CD: 10 Songs; 33:36 Minutes
Styles: Contemporary Electric Country Blues, Piano Blues, Blues Rock
What’s hotter than summer, tastier than a barbecue, and shorter than a good day at the beach? Laurie Jane and the 45’s, the self-titled debut album from a fantastic country blues band. Straight out of Louisville, Kentucky, they present ten tantalizing tracks: seven originals and three covers. All are worthy of spots on fans’ party playlists, especially for outdoor gatherings. Lead singer Laurie Jane Jessup’s vocals are 50% sweet torch singer and 50% whiskey-hardened barfly. In fact, one of the best songs on the CD is “Whiskey Will,” reviewed below. Laurie Jane sounds way more like Bonnie Raitt than Shania Twain or Faith Hill, for purists who are worried about this album being more country than blues. With a dash of Chicago swagger and more than a mite of Memphis moxie, it defies strict categorization within the blues genre. Once in a while, aficionados need something to chew on. This album is more hearty than a Porterhouse steak.
Along with lead singer Laurie Jane are co-producer Cort Duggins on guitar and keyboards; Jason Embry on upright bass; and Scott Dugdale on percussion. All three of “the 45’s” are songwriters. These featured tunes will get anybody dancing, drinking or both.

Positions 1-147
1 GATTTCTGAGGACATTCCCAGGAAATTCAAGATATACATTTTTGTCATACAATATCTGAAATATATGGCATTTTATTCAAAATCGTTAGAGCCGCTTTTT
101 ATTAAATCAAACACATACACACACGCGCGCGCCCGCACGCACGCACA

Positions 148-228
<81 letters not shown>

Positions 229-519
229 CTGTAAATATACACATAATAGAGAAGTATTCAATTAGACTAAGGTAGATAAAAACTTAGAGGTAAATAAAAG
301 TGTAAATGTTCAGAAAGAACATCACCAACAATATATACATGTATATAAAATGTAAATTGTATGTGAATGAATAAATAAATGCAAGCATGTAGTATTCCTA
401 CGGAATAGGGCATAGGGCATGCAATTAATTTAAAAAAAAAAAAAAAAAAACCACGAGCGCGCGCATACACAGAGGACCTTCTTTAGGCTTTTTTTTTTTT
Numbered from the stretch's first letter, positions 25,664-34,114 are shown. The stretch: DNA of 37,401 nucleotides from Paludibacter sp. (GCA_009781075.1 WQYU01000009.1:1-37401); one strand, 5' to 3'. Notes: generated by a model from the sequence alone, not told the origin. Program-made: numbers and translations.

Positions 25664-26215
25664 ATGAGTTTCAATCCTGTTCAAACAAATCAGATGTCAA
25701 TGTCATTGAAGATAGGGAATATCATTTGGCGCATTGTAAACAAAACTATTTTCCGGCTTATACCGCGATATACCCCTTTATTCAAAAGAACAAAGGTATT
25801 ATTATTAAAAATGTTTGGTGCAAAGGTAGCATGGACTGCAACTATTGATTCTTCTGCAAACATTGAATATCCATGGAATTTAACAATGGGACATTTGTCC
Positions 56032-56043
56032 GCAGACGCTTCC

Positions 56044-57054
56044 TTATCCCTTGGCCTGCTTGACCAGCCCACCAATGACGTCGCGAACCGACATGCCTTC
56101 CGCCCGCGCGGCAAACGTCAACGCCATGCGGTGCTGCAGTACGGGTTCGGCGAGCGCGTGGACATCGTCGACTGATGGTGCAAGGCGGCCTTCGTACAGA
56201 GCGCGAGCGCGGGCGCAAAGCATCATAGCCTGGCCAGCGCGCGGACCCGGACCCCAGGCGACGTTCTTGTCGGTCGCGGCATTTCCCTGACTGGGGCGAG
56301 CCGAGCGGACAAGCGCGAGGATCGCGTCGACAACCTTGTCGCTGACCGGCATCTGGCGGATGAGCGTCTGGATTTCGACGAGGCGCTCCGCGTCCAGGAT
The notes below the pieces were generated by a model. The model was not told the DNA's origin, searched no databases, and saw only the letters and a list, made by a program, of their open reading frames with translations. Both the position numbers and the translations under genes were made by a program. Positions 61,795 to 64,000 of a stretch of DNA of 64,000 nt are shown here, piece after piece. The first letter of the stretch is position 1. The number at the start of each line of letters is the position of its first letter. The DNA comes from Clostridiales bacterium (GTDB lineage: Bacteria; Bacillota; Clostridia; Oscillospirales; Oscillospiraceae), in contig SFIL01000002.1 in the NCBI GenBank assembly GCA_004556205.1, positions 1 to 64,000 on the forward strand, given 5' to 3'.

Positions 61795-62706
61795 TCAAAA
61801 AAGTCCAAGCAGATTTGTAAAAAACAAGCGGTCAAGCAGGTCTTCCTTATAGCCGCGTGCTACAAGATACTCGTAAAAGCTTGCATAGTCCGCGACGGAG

Track 01: “Talkin’” – What surpasses the Internet, TV, and movies as some people’s favorite form of entertainment? Something that predates these things by at least 1,000 years: gossip. “Every time I turn around, people trying to run me down – talkin’, talkin’. Been talkin’, talkin’. Late last night and the night before, who’s that knockin’ on my door?…They’re talkin’, baby, talkin’ bout me and you.” With a blistering tempo and roaring guitar intro from Cort Duggins that would make any racecar driver proud, this is one pistol of an original opener. Folks will be “Talkin’” about it long after they first hear it. It’s an explosive, energetic earworm.
Track 05: “Whiskey Will” – Slowing things down a bit, but not by much, is track number five. Some people talk to their best friend or a psychologist after a breakup, but the narrator of this song prefers a more “distilled” approach: “I made it back home before I cried. Damn near broke the bottle trying to get at what’s inside, ‘cause he’s gone. I don’t think he loves me still. If the good Lord can’t save me, I know that whiskey will.” Very rarely, in any kind of song, are the drums as noticeable and nifty as they are on this one. Thank Scott Dugdale for them.
Track 07: “Buck” – Maybe the subject of “Whiskey Will” needs a man like “Buck” instead. Laurie Jane takes a cue from Nina Simone as she covers a sultry song of hers. “Buck – you’re a whole lotta man. Just take a look at your great big hands… You know you could crush poor me in two, but gentle, oh, so gentle are the things you do.” The sweet energy here is irresistible, as is the potential to snicker at the euphemism above.
Laurie Jane and the 45’s catapult country blues straight into the stratosphere!